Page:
The G/B/D trio is how I became a professional, it's my ‘roots’. That's the format I started working with in 1995, when I began playing 6-nights a week for literally year after year after year! In the beginning, I played all covers. But, as I became more experienced composing, and later recording my own songs and, as I met a variety of horn players and percussionists, I began moving away from the traditional G/B/D trio format. The varied and vibrant musical community, and the exotic, locale environment of Singapore where I lived then inspired new sounds I began hearing in my head, and I needed more instruments and larger ensembles in order to flesh those ideas out. My albums, Integration, Where We Find Ourselves, and Paint a Picture, Tell a Story, featured larger ensembles and all-original music scored with unique instrumentation.

Having re-located to my hometown of Cincinnati, Ohio in 2017, I no longer live in a tropical paradise with such an open and culturally-diverse musical community as Singapore, nor since I returned to the States have I enjoyed the marvelous opportunity to work 6-nights a week with the same hand-picked players night after night over a period of years. And obviously, since I'm not working as much as I used to, I can't afford to make the records here that I did when I was living and working abroad in Singapore and Japan, even if I could find the players.

But G/B/D trio gigs like the ones I had this weekend are such a joy! My love for the format is awakened. Even though I treasure my own song-writing above all else, I have never tired of playing the standards. Songs from The Great American Songbook (GAS) are still popular, and given the writing quality of composers such as Porter, Arlin, Hammerstein, etc., there is always ample opportunity to flex ones' improv and arranging chops on the GAS repertoire. This weekend, we got and fulfilled requests from customers asking for: Any Luiz Bonfa, Mingus, or Sinatra; Autumn Leaves, Green Dolphin Street, and Spring Can Really Hang You Up the Most. It's not called The Great American Songbook for nothing! These songs are masterful, at-once fun & popular, and playing them while leading a guitar trio with (the right) bassist and drummer is beautiful!

My recording trio of Michael Meloy on drums and Mason Daugherty on bass have finished tracking my 17th album. After recording so many albums featuring my own compositions, this new one is a return to the type of music I played at the outset of my career more than 25 years ago, and it'll include some of the songs that we often play locally, like on the gigs I played this weekend. The new album will feature all covers, alternating in Swing and Latin feels. True to my own history, as well as to the material covered on the record, it's going to be titled: Standard Roots, and I expect it'll be released this summer by Mint400 Records and Raining Music.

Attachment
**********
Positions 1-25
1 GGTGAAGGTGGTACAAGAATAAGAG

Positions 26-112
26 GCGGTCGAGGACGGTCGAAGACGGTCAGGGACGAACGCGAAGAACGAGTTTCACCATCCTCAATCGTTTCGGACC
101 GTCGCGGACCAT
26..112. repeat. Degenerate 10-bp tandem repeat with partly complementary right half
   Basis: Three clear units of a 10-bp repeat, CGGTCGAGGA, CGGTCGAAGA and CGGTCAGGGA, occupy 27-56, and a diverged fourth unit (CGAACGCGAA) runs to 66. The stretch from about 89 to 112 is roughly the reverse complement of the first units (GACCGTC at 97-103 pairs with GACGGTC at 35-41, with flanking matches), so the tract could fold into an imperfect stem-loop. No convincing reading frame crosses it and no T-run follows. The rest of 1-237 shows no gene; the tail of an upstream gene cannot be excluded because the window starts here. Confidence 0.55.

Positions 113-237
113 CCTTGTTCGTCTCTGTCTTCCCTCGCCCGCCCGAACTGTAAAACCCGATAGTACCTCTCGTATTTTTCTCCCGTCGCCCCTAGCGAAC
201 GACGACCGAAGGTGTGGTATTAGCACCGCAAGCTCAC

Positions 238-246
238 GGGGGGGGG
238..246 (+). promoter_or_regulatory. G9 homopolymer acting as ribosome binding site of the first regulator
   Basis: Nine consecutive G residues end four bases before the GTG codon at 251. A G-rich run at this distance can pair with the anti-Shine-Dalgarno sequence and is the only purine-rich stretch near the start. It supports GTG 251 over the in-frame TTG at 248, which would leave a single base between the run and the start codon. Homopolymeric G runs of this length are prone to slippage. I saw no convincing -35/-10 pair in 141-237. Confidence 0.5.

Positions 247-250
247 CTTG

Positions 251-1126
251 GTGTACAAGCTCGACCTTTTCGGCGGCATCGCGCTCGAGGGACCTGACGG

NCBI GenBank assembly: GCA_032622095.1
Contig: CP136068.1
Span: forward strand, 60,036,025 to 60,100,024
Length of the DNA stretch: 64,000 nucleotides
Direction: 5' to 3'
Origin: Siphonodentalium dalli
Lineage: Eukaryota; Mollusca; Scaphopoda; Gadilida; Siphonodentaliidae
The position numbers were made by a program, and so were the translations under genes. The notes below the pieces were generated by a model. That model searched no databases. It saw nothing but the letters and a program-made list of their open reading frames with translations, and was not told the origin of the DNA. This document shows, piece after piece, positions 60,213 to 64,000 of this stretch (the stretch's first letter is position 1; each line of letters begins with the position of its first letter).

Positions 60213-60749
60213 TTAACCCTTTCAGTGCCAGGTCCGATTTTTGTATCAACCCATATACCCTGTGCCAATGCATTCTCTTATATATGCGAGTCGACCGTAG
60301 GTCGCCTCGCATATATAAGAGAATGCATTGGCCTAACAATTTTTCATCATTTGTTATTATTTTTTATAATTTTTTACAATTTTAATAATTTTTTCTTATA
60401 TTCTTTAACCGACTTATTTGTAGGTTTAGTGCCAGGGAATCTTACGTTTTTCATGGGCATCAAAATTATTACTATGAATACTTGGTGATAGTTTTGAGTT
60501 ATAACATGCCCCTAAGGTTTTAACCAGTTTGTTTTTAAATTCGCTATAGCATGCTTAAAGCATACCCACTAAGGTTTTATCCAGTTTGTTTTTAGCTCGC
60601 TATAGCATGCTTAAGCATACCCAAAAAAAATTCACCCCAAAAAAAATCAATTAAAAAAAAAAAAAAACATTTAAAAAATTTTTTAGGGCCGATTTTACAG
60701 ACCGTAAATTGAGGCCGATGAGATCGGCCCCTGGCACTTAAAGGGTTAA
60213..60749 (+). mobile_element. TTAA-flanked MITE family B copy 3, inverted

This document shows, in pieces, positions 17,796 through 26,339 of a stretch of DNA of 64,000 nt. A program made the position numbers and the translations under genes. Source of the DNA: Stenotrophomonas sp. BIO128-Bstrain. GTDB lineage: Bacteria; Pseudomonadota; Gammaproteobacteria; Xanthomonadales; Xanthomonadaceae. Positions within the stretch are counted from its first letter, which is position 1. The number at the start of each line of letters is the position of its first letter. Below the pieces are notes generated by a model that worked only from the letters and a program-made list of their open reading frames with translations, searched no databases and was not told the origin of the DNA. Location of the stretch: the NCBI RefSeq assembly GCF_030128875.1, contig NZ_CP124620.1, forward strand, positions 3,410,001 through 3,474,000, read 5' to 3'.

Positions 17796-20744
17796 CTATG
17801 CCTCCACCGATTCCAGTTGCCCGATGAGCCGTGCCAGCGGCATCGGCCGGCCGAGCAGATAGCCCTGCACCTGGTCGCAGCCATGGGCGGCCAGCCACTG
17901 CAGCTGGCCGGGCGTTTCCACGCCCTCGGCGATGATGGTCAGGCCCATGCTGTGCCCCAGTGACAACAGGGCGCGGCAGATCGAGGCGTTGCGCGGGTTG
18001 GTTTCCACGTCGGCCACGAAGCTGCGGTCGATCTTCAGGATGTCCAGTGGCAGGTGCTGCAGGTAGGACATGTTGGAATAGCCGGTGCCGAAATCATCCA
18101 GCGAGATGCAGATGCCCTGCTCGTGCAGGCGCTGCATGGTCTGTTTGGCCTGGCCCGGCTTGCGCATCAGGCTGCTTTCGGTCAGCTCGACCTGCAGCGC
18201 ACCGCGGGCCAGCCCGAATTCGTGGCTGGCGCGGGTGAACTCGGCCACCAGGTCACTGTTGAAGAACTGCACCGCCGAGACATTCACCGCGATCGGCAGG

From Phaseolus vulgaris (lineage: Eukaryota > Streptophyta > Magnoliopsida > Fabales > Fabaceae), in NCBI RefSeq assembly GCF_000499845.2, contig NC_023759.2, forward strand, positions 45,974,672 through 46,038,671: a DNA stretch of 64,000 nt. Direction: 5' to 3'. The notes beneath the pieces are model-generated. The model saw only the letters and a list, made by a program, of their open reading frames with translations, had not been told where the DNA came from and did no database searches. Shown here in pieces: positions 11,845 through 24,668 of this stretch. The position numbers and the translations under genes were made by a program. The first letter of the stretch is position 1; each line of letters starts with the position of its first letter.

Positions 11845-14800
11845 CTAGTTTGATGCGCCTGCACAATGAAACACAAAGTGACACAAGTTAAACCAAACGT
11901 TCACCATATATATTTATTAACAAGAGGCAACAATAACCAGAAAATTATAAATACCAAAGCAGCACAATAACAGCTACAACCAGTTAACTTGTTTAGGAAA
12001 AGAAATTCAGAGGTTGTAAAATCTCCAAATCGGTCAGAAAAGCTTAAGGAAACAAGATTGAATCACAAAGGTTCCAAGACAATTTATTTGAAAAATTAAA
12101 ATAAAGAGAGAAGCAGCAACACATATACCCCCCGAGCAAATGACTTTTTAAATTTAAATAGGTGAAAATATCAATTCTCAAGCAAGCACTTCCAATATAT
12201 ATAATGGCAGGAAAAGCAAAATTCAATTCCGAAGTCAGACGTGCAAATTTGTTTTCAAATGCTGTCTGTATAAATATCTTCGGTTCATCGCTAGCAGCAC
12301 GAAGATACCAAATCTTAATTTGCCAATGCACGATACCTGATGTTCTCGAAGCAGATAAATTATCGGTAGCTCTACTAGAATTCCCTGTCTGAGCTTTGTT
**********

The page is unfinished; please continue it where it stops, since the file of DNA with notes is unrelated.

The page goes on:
We'll be mixing and mastering Standard Roots in just a week from now, but meanwhile, we just received more positive critical acclaim for my last album, released just a month and a half ago (with the same trio), Life After 40 The brand new review can be read here:

I'm also excited to have 6 new gigs in the remaining days of Feb. 2024. Two are private and the other four are open to the public. The upcoming gigs start this week and feature a wide variety of formats (trio to sextet) and styles (Blues/Latin/Vocal). Find out where I'm playing and who I'm playing with here: and please come to one or more of the shows and say hello! I guarantee we'll be having a BLAST!

I hope you enjoy my blog posts - I love doing it! Please leave a comment and/or share it with friends.

Greg Chako, Sunday Feb. 18th, 2024. Blog #8 from “What's on My Mind?”


Greg’s ability to arrange events and ‘all the trimmings’ at the drop of a hat, makes him reliable, value for money, and above all – a good mate!”

— Dean Winter, The Oriental Singapore

a total orchestra, the complete package, I LOVE his arrangements!”

— Gene Bertoncini , World-renowned guitarist

Emotionally rewarding and clearly developed. Greg’s tunes are melodic and richly complex, with intelligent and sensitive performances . . . He’s World-Class!”

— Joseph Taylor, Soundstage

An American Cat in the Lion City (short)

The documentary film An American Cat in the Lion City is a short gaze, a palimpsest, into the life and work of the American jazz guitarist, Greg Chako. In the film we experience swinging acoustic jazz of a very high calibre indeed, the jazz that Greg and his various bands have played in Asia for over six years. This short version of the film was expanded to a full length movie of the same name a year later.